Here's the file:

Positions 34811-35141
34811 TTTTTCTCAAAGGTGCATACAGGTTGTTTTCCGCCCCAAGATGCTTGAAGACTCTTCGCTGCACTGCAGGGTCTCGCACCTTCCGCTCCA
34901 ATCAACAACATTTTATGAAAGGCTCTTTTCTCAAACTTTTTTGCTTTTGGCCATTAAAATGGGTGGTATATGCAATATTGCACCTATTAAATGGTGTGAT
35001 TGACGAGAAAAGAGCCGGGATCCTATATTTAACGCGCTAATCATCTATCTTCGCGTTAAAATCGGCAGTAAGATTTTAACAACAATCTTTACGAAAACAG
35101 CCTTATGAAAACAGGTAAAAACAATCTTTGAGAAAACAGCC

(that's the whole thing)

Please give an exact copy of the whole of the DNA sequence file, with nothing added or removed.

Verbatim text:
Positions 34811-35141
34811 TTTTTCTCAAAGGTGCATACAGGTTGTTTTCCGCCCCAAGATGCTTGAAGACTCTTCGCTGCACTGCAGGGTCTCGCACCTTCCGCTCCA
34901 ATCAACAACATTTTATGAAAGGCTCTTTTCTCAAACTTTTTTGCTTTTGGCCATTAAAATGGGTGGTATATGCAATATTGCACCTATTAAATGGTGTGAT
35001 TGACGAGAAAAGAGCCGGGATCCTATATTTAACGCGCTAATCATCTATCTTCGCGTTAAAATCGGCAGTAAGATTTTAACAACAATCTTTACGAAAACAG
35101 CCTTATGAAAACAGGTAAAAACAATCTTTGAGAAAACAGCC